Federal judge in Texas mifepristone ruling also has concerning record on LGBTQ rights
Judge Matthew Kacsmaryk once referred to marriage equality advocates as ‘sexual revolutionaries,’ and even Susan Collins wouldn’t vote for him.
The Texas federal judge who ordered the U.S. Food and Drug Administration to withdraw its 23-year-old approval of the abortion drug mifepristone has a long history of anti-LGBTQ stances in addition to his clear anti-abortion views.
Matthew Kacsmaryk, the sole judge in the Amarillo division of the U.S. District Court for the Northern District of Texas, ruled this past October that Biden administration guidance requiring employers to provide protections for LGBTQ employees went too far.
That guidance stemmed from the 2020 Supreme Court decision in Bostock v. Clayton County, which held that the 1964 Civil Rights Act’s prohibition against sex discrimination applies to discrimination based on sexual orientation and gender identity. A year after the ruling, the Biden administration put out guidance stating that it was discriminatory for employers to prevent trans employees from using bathrooms and pronouns consistent with their identities.
Kacsmaryk vacated that guidance, ruling that while the Civil Rights Act might bar discrimination against LGBTQ people, it does not apply to “necessarily all correlated conduct.”
Salon reported in 2019 that Kacsmaryk had made a variety of statements against the LGBTQ community over the years, including saying in 2015 that the LGBTQ civil rights movement “has been typified by lawlessness and a complete refusal to obey basic rule of law principles.”
The same year, he wrote an essay published by the conservative Witherspoon Institute think tank’s journal Public Discourse in which he criticized Obergefell v. Hodges, the Supreme Court decision that legalized same-sex marriage nationwide.
“On June 26, five justices of the Supreme Court found an unwritten ‘fundamental right’ to same-sex marriage hiding in the due process clause of the Fourteenth Amendment—a secret knowledge so cleverly concealed in the nineteenth-century amendment that it took almost 150 years to find,” he wrote in the 2015 essay. “Facebook and the White House were awash in rainbow flags proclaiming the arrival of ‘marriage equality.’”
Also in 2015, he wrote an op-ed for the National Catholic Register sharply criticizing LGBTQ Americans.
“In this century, sexual revolutionaries are litigating and legislating to remove the fourth and final pillar of marriage law: sexual difference and complementarity,” Kacsmaryk wrote. “The campaigns for same-sex ‘marriage’ and ‘sexual orientation’ and ‘gender identity’ (SOGI) legislation share a common legal theory: Rules predicated on the sexual difference and complementarity of man and woman are relics of a benighted legal regime designed to harm ‘LGBT’ persons, or at least deny them ‘full equality.’”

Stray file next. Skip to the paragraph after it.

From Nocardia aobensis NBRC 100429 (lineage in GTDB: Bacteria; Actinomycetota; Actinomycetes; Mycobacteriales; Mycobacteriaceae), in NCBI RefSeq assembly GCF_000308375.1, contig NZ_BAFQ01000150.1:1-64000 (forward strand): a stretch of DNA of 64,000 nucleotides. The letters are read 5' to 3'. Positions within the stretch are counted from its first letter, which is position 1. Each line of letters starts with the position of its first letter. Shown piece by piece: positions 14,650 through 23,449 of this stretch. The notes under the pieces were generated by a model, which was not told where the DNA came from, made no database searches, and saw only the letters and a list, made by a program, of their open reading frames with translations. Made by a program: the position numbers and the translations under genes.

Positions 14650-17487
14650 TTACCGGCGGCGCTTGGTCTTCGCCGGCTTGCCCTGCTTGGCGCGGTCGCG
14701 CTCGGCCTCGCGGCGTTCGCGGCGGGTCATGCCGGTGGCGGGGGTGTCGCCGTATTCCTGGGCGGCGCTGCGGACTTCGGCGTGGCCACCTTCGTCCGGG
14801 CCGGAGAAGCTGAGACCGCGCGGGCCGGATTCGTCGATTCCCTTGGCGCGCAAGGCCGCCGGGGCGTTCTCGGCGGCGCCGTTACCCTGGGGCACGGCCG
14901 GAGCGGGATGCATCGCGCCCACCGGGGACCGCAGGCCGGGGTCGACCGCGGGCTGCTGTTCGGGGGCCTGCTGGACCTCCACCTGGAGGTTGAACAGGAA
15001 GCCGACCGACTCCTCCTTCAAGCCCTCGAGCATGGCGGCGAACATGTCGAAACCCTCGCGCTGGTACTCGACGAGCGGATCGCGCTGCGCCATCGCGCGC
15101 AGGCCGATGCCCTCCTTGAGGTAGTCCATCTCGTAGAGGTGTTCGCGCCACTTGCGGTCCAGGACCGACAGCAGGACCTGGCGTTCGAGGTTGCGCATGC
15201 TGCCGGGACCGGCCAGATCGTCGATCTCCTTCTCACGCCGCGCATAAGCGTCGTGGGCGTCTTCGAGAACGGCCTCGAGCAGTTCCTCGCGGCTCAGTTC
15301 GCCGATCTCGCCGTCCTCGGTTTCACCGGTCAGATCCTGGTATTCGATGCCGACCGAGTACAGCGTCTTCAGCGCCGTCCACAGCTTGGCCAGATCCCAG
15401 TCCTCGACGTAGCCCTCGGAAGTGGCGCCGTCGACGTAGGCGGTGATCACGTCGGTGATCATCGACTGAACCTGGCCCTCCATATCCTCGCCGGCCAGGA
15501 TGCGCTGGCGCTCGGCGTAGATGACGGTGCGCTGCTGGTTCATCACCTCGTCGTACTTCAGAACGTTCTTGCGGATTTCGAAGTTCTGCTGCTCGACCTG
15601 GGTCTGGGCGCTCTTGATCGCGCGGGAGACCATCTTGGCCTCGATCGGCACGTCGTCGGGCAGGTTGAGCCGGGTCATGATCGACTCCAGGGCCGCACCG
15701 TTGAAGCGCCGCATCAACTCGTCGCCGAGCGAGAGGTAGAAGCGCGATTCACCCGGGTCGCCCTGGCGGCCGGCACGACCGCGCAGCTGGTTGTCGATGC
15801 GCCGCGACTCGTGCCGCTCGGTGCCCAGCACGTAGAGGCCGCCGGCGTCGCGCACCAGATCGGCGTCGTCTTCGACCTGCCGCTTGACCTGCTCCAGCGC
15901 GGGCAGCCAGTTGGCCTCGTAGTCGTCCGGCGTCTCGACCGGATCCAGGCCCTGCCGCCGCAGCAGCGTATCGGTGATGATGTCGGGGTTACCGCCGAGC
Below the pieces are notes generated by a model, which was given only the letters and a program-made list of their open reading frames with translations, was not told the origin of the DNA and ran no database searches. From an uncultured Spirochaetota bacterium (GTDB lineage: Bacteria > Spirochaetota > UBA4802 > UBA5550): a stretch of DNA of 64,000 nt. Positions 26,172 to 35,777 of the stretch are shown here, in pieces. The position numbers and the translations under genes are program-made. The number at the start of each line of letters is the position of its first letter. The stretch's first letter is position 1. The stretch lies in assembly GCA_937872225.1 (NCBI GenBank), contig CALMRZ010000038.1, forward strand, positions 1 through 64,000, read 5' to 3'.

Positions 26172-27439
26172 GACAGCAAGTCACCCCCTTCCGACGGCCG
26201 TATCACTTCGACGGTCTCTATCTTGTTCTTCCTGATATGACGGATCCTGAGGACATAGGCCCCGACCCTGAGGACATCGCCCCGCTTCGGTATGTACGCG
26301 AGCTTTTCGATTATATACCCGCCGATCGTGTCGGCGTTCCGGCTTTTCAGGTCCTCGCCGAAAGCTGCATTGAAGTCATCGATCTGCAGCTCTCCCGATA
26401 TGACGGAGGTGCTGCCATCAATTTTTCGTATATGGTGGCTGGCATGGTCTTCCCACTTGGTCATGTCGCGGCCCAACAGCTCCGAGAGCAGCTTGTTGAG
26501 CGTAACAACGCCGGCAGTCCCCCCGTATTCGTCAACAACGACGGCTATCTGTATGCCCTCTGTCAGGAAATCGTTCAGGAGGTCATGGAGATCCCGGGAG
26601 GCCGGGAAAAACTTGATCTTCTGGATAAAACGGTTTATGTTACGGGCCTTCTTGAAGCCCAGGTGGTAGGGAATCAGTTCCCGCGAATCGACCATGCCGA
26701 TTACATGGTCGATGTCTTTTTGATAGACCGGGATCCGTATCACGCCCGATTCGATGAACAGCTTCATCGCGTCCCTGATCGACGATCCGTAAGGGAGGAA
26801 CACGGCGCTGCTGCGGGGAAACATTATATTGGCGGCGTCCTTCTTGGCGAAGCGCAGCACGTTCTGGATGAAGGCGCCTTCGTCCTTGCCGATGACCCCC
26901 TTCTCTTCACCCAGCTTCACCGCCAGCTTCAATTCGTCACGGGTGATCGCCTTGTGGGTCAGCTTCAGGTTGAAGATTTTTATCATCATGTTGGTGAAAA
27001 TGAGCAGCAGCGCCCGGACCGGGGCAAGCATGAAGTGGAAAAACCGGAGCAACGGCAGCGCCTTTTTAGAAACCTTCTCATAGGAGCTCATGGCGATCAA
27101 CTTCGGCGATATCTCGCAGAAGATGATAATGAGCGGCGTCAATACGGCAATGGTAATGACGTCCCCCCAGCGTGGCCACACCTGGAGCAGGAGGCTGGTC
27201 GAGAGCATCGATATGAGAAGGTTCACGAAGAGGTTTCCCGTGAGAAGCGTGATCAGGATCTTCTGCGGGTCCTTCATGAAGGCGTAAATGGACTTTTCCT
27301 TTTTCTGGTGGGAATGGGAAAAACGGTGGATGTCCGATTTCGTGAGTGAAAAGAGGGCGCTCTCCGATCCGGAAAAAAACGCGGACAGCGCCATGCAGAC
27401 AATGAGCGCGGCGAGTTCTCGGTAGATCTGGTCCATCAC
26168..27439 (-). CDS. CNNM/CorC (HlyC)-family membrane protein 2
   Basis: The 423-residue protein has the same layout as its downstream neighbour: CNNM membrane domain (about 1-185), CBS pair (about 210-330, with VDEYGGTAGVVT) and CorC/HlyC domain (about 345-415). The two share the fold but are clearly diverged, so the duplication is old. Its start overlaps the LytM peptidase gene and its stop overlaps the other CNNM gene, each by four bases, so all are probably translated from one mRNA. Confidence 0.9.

Before he was appointed a federal judge, Kacsmaryk worked as general counsel for the conservative First Liberty Institute, which the Texas Observer described in 2019 as a Christian legal advocacy group that has defended anti-abortion crisis pregnancy centers and county clerks who resist issuing same-sex marriage licenses.
Kacsmaryk’s 2019 nomination to the federal judiciary was opposed by 75 LGBTQ advocacy organizations, which described him as an anti-LGBT activist in a letter to Sens. Lindsey Graham and Dianne Feinstein, then the chair and ranking member of the Senate Judiciary Committee.
“Mr. Kacsmaryk was nominated to the federal bench alongside his former FLI colleague Jeff Mateer, who described transgender children as part of ‘Satan’s plan,’” Lambda Legal and the dozens of other LGBTQ rights groups said in the letter. “Like Mr. Mateer, Mr. Kacsmaryk’s history of targeting those who do not live according to his particular social and religious beliefs calls into doubt his ability to administer fair and impartial justice.”
Kacsmaryk’s nomination to the judiciary was even opposed by Republican Sen. Susan Collins, who said the man, who had no judicial experience before his 2019 appointment, had an “alarming bias against LGBTQ Americans and disregard for Supreme Court precedents.”
Kacsmaryk was confirmed by a Senate vote of 52-46 in June 2019.
Published with permission of The American Independent Foundation.
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